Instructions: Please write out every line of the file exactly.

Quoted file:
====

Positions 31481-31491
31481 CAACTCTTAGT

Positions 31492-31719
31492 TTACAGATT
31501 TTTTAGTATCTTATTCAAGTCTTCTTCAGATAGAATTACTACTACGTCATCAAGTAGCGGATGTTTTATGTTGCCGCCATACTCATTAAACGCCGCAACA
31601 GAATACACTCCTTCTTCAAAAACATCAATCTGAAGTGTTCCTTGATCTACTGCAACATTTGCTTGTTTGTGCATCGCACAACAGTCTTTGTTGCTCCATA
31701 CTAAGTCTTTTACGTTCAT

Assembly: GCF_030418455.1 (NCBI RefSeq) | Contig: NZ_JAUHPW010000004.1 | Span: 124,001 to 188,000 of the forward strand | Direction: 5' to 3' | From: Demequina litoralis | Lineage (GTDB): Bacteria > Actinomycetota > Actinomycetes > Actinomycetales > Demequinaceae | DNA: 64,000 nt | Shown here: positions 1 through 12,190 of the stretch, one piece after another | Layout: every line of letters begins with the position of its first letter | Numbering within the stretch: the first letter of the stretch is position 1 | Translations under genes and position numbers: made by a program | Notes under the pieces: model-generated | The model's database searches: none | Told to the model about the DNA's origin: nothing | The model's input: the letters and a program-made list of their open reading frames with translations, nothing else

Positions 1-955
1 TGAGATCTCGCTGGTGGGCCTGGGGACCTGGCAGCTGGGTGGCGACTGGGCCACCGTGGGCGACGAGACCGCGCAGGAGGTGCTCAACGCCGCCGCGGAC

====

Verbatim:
Positions 31481-31491
31481 CAACTCTTAGT

Positions 31492-31719
31492 TTACAGATT
31501 TTTTAGTATCTTATTCAAGTCTTCTTCAGATAGAATTACTACTACGTCATCAAGTAGCGGATGTTTTATGTTGCCGCCATACTCATTAAACGCCGCAACA
31601 GAATACACTCCTTCTTCAAAAACATCAATCTGAAGTGTTCCTTGATCTACTGCAACATTTGCTTGTTTGTGCATCGCACAACAGTCTTTGTTGCTCCATA
31701 CTAAGTCTTTTACGTTCAT

Assembly: GCF_030418455.1 (NCBI RefSeq) | Contig: NZ_JAUHPW010000004.1 | Span: 124,001 to 188,000 of the forward strand | Direction: 5' to 3' | From: Demequina litoralis | Lineage (GTDB): Bacteria > Actinomycetota > Actinomycetes > Actinomycetales > Demequinaceae | DNA: 64,000 nt | Shown here: positions 1 through 12,190 of the stretch, one piece after another | Layout: every line of letters begins with the position of its first letter | Numbering within the stretch: the first letter of the stretch is position 1 | Translations under genes and position numbers: made by a program | Notes under the pieces: model-generated | The model's database searches: none | Told to the model about the DNA's origin: nothing | The model's input: the letters and a program-made list of their open reading frames with translations, nothing else

Positions 1-955
1 TGAGATCTCGCTGGTGGGCCTGGGGACCTGGCAGCTGGGTGGCGACTGGGCCACCGTGGGCGACGAGACCGCGCAGGAGGTGCTCAACGCCGCCGCGGAC